I have no formal training in creative writing but I do have a great deal of training in visual art — I completed a degree in fine art and an advanced diploma in bronze casting.
For most of my life I thought of myself as a visual artist and it was only about eight years ago that I discovered that I loved writing fiction. It was like one of those stories where someone, while tidying an attic, opens a dusty chest to discover a magical treasure hidden inside. The ability to write fiction was a side of myself I had known nothing about till that moment. It was a wonderful surprise.
Since then, I’ve written seven novels and one collection of short stories.Writing has become the focus of my life and I no longer hesitate to describe myself as a writer.
But my visual art still plays a part in my writing process. I like to sketch characters to find out what they are like. Sometimes the drawing is more abstract and helps me visualise the structure of a plot.
The most direct link between my writing and my visual art happened some years ago when I wrote some very short stories and used them as a basis for drawings and sculptures.
For example, here is the story I wrote called “Nameless Girl”.
There was a girl who lived alone in a palace under the sea. She had no father, no mother, no sisters, brothers or friends. There was no one to talk to her or tell her what to do. She did not even know what her name was because there was no one to give her a name.
Although she was alone, she was not the only living thing in the palace. Starfish covered the walls and crabs scuttled among the broken tiles. An octopus had moved into the stairwell. Everywhere the girl went, little fish followed her. The larger fish drifted slowly through the rooms and corridors, eyeing her like an unwelcome guest at an elaborate but silent party.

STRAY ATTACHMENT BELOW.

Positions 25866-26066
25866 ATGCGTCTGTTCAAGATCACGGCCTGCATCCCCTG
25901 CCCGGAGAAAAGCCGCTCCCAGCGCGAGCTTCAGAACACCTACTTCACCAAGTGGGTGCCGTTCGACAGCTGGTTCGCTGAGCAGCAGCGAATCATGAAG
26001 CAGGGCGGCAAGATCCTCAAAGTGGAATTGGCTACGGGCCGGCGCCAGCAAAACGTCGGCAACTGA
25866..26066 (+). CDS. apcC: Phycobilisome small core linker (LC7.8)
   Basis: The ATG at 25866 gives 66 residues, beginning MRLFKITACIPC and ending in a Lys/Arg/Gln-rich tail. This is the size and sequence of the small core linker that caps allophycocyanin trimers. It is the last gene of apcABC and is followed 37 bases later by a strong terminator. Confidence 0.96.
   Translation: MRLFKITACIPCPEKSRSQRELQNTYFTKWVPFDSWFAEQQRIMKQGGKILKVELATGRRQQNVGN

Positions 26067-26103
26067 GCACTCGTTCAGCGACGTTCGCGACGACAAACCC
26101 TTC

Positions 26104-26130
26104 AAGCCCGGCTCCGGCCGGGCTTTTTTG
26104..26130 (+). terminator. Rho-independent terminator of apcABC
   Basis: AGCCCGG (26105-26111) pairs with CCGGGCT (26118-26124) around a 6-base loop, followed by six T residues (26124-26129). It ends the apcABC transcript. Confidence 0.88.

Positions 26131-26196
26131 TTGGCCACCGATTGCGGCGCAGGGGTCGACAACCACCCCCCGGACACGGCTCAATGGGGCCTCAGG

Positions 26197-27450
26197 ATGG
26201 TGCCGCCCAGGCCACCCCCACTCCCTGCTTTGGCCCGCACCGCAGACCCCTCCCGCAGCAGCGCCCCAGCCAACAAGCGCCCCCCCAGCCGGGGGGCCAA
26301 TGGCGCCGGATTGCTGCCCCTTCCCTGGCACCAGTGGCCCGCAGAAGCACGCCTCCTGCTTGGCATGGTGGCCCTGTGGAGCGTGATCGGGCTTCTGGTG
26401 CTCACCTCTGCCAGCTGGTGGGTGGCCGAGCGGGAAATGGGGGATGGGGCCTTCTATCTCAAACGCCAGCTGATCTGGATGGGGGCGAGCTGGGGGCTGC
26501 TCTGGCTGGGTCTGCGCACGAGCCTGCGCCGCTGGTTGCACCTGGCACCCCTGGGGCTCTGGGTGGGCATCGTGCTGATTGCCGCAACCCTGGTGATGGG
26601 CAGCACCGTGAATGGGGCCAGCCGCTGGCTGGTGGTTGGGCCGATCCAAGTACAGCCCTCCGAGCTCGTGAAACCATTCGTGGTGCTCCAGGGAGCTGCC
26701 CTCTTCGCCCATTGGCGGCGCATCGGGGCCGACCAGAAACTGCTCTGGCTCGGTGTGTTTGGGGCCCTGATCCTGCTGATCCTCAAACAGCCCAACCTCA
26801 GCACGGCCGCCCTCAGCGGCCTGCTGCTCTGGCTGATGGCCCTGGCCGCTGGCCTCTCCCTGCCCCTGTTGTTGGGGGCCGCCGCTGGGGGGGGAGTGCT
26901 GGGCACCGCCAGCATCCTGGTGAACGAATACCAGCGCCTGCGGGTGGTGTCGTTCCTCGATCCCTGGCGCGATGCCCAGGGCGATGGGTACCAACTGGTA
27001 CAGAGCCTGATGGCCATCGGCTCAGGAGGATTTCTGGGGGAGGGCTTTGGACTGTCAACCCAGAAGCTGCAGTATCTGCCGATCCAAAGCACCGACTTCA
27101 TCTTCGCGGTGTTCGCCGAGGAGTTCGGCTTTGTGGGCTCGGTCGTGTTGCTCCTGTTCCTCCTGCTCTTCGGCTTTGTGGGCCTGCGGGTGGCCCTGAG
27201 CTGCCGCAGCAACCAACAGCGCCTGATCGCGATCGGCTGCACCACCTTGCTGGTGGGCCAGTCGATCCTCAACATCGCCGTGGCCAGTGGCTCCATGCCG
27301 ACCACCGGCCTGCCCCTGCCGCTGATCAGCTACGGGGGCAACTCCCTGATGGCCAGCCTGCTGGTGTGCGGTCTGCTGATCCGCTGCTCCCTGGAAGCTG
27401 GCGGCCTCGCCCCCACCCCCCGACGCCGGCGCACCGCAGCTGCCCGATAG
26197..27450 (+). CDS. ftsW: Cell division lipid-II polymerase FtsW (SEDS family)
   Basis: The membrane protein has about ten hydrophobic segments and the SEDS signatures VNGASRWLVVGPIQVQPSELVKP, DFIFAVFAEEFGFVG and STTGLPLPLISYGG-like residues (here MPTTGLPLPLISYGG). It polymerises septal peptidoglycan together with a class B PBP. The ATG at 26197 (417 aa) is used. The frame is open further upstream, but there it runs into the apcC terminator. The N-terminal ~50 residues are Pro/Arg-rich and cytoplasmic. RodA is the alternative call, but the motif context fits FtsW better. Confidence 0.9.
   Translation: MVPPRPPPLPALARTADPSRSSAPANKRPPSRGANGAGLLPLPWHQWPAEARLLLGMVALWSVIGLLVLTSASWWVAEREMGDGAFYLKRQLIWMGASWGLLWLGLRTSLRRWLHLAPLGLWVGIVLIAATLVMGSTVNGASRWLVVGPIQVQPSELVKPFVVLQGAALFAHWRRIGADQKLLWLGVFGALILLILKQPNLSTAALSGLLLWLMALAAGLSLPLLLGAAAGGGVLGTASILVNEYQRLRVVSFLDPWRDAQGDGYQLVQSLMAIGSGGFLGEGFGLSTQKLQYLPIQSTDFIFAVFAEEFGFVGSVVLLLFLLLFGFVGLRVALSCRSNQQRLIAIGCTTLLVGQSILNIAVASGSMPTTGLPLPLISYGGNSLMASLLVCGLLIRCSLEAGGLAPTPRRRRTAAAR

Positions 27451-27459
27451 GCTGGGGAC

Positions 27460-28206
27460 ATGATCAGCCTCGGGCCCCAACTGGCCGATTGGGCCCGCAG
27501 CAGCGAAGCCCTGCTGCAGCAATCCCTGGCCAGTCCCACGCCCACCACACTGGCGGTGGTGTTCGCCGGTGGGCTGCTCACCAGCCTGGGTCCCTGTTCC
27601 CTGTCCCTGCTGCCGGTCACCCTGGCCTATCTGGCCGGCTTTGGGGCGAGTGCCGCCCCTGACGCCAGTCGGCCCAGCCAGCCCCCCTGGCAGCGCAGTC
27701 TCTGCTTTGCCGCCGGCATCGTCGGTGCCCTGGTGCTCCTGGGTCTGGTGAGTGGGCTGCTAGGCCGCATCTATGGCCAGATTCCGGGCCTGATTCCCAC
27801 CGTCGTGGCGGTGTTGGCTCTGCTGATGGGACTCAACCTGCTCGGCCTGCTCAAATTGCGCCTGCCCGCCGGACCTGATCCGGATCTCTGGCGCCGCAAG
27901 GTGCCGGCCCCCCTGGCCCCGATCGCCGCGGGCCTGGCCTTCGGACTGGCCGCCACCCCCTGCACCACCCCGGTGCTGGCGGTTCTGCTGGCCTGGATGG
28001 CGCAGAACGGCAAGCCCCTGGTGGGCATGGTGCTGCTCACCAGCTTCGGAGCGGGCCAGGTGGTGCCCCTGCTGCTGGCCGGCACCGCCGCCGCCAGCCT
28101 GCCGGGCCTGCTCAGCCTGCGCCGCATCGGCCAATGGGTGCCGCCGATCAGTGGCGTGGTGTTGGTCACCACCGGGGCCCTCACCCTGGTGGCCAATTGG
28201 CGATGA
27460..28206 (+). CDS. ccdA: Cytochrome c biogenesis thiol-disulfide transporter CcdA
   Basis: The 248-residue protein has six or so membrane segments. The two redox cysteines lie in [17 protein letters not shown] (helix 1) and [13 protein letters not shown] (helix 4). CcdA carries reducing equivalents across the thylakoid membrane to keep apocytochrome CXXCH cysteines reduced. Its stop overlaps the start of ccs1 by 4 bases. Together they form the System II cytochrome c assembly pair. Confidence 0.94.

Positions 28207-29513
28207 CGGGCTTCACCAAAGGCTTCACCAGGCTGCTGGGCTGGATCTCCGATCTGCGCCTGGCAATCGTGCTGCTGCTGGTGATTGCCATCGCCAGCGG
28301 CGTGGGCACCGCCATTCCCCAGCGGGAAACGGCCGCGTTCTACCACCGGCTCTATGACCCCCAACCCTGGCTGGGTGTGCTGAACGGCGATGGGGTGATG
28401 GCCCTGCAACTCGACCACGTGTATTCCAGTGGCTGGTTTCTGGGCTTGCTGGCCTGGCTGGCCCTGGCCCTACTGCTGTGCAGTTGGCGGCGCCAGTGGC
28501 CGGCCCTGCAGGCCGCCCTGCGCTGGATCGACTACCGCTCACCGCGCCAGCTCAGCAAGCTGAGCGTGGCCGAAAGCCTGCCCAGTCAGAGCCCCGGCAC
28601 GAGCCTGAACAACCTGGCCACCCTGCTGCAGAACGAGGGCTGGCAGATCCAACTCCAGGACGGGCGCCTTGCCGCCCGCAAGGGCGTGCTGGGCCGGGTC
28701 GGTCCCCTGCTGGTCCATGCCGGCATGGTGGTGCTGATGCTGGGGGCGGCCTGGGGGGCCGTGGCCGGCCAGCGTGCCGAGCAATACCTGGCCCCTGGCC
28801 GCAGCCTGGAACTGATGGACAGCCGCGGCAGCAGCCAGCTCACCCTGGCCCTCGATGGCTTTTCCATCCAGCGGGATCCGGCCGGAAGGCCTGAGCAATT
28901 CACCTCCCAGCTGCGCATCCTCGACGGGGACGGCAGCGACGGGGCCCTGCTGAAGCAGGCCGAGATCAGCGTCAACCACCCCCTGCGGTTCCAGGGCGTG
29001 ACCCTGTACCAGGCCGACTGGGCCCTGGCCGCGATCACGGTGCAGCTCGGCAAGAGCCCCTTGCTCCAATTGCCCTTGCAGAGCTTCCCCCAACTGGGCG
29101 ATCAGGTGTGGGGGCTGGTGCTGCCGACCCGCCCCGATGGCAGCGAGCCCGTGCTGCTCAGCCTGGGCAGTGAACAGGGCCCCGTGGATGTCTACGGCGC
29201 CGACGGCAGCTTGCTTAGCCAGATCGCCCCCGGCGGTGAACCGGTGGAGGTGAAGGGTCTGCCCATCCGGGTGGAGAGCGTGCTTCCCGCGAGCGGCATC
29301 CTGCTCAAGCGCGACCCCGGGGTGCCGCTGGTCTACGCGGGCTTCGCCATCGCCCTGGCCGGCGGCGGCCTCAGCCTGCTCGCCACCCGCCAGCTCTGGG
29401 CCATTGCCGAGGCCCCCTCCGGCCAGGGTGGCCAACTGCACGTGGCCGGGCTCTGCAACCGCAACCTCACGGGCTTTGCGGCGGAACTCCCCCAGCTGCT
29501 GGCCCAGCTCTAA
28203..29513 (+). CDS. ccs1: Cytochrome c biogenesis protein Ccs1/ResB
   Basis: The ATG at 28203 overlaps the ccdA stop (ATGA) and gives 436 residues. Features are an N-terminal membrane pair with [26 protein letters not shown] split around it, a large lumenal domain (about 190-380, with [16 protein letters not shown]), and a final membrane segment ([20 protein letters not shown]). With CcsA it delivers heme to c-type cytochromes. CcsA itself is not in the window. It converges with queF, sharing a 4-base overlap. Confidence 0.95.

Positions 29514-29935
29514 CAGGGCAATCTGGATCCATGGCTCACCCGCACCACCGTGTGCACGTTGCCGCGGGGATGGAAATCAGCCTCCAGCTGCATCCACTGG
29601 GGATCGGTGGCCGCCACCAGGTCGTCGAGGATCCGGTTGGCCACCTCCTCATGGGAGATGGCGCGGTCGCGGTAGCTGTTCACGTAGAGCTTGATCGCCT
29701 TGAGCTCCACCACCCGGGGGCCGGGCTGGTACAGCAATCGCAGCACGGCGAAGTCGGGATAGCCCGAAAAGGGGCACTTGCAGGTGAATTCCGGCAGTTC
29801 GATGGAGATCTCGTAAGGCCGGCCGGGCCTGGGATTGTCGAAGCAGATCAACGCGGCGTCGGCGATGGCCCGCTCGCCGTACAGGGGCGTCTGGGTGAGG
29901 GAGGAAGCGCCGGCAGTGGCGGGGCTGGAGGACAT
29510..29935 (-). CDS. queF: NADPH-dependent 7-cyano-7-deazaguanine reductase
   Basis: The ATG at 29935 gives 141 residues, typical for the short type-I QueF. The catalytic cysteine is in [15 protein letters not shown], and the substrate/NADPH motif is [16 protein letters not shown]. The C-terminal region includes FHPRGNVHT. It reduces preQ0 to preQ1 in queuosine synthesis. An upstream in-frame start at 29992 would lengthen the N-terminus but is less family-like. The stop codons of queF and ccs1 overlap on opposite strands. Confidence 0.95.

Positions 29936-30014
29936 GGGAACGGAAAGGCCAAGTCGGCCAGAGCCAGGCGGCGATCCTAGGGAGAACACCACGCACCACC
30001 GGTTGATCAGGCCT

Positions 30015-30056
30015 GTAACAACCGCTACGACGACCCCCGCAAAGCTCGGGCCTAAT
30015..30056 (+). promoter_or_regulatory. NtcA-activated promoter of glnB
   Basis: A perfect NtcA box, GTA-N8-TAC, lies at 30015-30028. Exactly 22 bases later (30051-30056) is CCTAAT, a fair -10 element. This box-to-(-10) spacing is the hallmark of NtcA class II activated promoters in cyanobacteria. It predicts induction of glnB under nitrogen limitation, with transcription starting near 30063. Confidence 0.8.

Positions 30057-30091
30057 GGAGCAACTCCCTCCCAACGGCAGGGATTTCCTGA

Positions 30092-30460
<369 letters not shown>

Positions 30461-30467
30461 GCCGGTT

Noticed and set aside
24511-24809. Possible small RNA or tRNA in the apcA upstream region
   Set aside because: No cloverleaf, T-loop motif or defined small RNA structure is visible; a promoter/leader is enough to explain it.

She often sat looking out from the walls of the roofless throne. Sometimes the shadows of whales came between her and the watery sky of the surface. Once she saw the shape of a small boat. Was it small or was it just far away?
And then she would walk down into the dark, from room to room, looking for a clue, for a key, a book, a letter, to explain why she was there.
From this, I drew two panels of a wordless story:
And I also made a small sculpture of the girl out of polymer clay painted with oils. Making the tiny clothing was an interesting challenge!
A short story from my “Strange Neighbours” collection also turned into a drawing and a doll. Here is an extract from that story, describing “Antjie Donder”.
Lauren climbed onto the couch and opened the window. She pushed her face against the burglar bars. The voice was coming closer. There was a noise like someone shaking a cutlery drawer and the tinny thumping of a small radio. Somebody was singing:
“My naam is Antjie Donder, Antjie, Antjie Donder”
First came a shopping trolley, filled to overflowing with bags, newspapers and various bits of junk. Behind the trolley was a woman,broad as an oak tree and dressed in an ancient ball gown that strained across her chest and shoulders. Layers of plastic sheeting was wrapped around her waist. She sang as she came.
“Antie, Antjie Donder!”
She stopped when she was level with Lauren’s window and switched off the hissing radio. Lauren looked down at her in fascination. She had never seen anyone like this before. The woman’s face was as brown as leather and looked as tough as an old shoe. She had a great beak of a nose and her hair stood away from her head in coils like knotted horns. She looked up at Lauren and smiled.
“Good morning, Madam! Got any broken things for me? Toys? Electric?”
Lauren laughed. “No, I’m not the Madam!”
“So where’s the Madam, then?”
Oops, thought Lauren. Not supposed to speak to strangers. But what now? It would be rude not to respond. “My mother is not home.”